On Wednesday, Intel posted a statement on their website explaining how their branding will look in the future; as CNET reports, the hardware company will be splitting their Core CPU range into three categories: i3, i5 and i7, each different tiers of performance.
As you can imagine, the new Core i3 range will be the lower performance, the i5 will be mid-range, and the i7 will be reserved for maximum speed. Intel spokesman Bill Calder did say, however, that, "[it is] important to note that these are not brands but modifiers to the Intel Core brand that signal different features and benefits." The upcoming desktop chip, code-named Lynnfield, will fit into either the i5 or i7 category, according to CNET, and the Clarksfield mobile chip will be an i7 CPU.
In the same announcement, Intel revealed that the Centrino brand will be phased out; it will now be used for Wi-Fi and WiMAX. It's worth noting that computers will still be available with Centrino brand processors next year, but they aren't far off from being discontinued. So, this aside, when should this new branding be ready for use? The vice president and director of corporate marketing at Intel, Deborah Conrad, said, ""In the back half of this year you'll begin to see Core i5 and more Core i7s coming to market. Then by the first part of next year you'll begin to see Core i3, and i5, i7. Then the old names will get retired as those products get phased out."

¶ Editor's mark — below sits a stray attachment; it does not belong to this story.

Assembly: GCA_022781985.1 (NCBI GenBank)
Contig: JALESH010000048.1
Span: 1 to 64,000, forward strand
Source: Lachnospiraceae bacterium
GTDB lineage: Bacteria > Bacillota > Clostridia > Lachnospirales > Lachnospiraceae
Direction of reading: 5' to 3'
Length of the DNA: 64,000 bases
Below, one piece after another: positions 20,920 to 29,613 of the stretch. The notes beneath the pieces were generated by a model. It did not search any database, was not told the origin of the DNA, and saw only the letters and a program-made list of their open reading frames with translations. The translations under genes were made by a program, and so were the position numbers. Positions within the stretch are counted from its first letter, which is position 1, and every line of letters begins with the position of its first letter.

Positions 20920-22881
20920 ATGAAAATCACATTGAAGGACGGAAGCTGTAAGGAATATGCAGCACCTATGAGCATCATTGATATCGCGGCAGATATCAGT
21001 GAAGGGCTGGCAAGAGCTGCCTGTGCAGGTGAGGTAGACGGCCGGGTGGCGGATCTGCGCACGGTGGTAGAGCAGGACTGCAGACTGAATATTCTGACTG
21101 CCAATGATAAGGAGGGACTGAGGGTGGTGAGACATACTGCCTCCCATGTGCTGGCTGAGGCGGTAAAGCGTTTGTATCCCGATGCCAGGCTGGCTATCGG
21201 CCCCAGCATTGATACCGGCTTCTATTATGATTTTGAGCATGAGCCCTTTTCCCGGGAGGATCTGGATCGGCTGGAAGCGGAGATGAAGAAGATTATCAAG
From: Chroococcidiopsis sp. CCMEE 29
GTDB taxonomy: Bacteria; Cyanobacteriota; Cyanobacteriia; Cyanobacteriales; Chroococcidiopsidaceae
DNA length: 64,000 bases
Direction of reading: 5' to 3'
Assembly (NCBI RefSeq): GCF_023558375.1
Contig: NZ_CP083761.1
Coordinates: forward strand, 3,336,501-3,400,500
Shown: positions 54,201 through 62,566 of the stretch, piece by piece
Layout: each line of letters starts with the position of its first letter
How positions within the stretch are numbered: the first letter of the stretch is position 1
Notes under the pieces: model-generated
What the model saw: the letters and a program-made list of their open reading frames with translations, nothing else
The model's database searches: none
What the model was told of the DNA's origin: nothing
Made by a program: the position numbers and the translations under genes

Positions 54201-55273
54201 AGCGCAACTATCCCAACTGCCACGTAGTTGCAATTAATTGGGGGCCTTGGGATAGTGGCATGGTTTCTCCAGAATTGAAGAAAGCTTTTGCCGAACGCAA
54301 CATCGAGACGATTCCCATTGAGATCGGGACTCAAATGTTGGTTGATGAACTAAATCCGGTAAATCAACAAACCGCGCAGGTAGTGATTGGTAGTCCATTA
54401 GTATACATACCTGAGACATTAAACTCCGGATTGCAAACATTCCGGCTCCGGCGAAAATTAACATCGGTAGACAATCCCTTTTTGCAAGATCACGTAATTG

To finish their announcement, Intel mentioned other branding too, saying, "We will still have Celeron for entry-level computing at affordable price points, Pentium for basic computing, and of course the Intel Atom processor for all these new devices ranging from netbooks to smartphones. or PC purchasing, think in terms of good-better-best with Celeron being good, Pentium better, and the Intel Core family representing the best we have to offer. We are focusing our strategy around a primary 'hero' client brand which is Intel Core. Today the Intel Core brand has a mind boggling array of derivatives (such as Core 2 Duo and Core 2 Quad, etc). Over time those will go away and in its place will be a simplified family of Core processors."
Be prepared to see a lot of branding of Intel products shift around over the next year or two, with older products still available at the same time as new ones.